It is not uncommon for pet owners to call themselves ‘pet parents’ and treat their animal companions as family members.

But the Bombay High Court has held that pet animals, including cats and dogs, cannot be considered human beings.


Interestingly, the court’s observation came in a case that has nothing to do with pets or how their owners treat them.

The Bombay HC bench of Justices Revati Mohite Dere and Prithviraj Chavan made the observations while quashing an FIR registered for rash driving against a Swiggy delivery agent who had accidentally mowed down a stray dog while delivering an order.

The accused, Manas Godbole, was 18 years old and was working as a Swiggy delivery partner when he met with an accident in April 2020.

While he was riding his vehicle, it hit a stray dog trying to cross the road, resulting in its death.


Sections 279 and 337 not applicable to animals  

A woman feeding stray dogs at Marine Drive saw the incident and filed a police complaint against him.

Following this, Godbole was booked by the Marine Drive police under IPC Sections 279, 337 and 449 and Section 11(a)(b) of the Prevention of Cruelty to Animals Act.

However, the Bombay HC held that booking the accused under IPC Sections 279, 337 and 449 defied logic.

“No doubt, a dog/cat is treated as a child or as a family member by their owners, but basic biology tells us that they are not human beings. Sections 279 and 337 of the Indian Penal Code pertains to acts endangering human life, or likely to cause hurt or injury to any other person. Thus, legally speaking, the said Sections will have no application to the facts in hand, this essential ingredient necessary to constitute the offences, being amiss,” the bench observed.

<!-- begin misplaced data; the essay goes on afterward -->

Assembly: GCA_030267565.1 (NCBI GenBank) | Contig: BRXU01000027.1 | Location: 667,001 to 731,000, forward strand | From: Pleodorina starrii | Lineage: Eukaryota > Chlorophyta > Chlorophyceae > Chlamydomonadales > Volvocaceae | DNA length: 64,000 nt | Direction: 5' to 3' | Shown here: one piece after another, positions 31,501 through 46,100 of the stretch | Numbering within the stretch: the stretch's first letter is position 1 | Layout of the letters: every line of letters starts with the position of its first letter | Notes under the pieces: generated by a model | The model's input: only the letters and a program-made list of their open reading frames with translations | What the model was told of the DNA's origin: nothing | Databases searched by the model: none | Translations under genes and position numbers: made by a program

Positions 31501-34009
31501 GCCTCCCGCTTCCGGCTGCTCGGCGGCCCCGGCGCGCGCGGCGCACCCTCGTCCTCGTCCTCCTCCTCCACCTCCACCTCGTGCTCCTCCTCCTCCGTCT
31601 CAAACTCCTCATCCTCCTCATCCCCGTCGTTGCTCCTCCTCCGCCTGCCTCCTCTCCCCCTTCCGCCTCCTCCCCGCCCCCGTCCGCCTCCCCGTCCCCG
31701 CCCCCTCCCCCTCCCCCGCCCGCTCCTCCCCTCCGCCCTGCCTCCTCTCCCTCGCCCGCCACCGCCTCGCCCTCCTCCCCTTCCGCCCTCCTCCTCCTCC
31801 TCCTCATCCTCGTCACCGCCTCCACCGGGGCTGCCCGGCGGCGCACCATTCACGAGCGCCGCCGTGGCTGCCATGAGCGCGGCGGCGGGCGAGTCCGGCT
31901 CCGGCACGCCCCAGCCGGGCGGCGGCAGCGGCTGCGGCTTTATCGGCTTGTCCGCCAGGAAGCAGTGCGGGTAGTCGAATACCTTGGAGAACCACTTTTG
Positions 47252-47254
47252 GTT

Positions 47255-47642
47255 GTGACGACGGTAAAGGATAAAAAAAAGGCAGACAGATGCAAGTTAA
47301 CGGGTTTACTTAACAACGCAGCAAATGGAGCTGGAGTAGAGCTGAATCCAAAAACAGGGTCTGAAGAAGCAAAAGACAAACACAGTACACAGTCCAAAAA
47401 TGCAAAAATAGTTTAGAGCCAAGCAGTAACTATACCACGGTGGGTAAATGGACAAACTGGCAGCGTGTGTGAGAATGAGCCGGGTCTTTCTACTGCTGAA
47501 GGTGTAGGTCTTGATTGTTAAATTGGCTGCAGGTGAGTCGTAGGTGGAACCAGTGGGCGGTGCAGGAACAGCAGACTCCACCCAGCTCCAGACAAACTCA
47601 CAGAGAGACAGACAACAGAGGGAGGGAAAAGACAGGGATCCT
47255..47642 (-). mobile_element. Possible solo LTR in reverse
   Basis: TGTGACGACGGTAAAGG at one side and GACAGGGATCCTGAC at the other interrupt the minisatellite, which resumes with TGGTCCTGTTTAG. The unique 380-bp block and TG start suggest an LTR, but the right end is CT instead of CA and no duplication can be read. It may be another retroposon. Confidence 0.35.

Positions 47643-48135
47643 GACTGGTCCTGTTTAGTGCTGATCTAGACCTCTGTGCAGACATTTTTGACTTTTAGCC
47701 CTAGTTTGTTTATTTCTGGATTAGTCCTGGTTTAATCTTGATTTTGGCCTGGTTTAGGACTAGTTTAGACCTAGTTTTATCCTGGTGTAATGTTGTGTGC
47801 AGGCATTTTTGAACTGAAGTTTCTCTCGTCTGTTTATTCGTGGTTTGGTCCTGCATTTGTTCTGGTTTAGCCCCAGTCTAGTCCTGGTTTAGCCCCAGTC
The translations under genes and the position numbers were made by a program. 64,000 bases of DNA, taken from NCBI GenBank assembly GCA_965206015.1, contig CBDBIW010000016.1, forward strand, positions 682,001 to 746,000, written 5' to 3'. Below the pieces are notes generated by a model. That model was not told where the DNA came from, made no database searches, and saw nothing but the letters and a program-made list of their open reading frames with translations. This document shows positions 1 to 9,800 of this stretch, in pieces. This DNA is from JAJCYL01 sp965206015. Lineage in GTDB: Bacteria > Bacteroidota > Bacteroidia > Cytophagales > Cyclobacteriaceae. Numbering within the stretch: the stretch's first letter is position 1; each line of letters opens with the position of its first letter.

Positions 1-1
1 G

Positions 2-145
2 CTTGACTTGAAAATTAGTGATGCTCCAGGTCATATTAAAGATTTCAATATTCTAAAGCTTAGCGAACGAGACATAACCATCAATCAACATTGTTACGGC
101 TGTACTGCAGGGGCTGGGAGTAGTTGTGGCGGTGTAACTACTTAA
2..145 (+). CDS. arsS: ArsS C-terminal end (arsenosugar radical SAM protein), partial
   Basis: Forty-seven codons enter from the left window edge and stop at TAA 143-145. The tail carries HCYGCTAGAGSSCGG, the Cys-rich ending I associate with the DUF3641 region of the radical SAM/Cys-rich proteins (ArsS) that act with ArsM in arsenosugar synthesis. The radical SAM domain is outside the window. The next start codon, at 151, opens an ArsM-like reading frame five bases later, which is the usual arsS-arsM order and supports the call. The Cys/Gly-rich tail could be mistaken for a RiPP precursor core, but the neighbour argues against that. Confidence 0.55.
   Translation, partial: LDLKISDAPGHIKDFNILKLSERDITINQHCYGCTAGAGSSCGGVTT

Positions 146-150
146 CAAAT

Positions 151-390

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BCCL/ File

‘Recover cost from salary of Police officials’

The bench further noted that the petitioner did not intend to cause the dog’s death.

“The incident shows that the dog crossed the road, as a result of which, the petitioner’s bike, due to sudden braking, skidded and as such the petitioner sustained injuries on his person in the said incident and the dog got injured and later succumbed to the same,” the court said.

While ordering to quash the FIR registered against Godbole, the HC also imposed a cost of Rs. 20,000 on the state and directed that the amount be recovered from the concerned officers’ salaries.

“The police being the custodian of law, need to be more circumspect and cautious whilst registering FIRs and of course, later, whilst filing chargesheet,” the court said.

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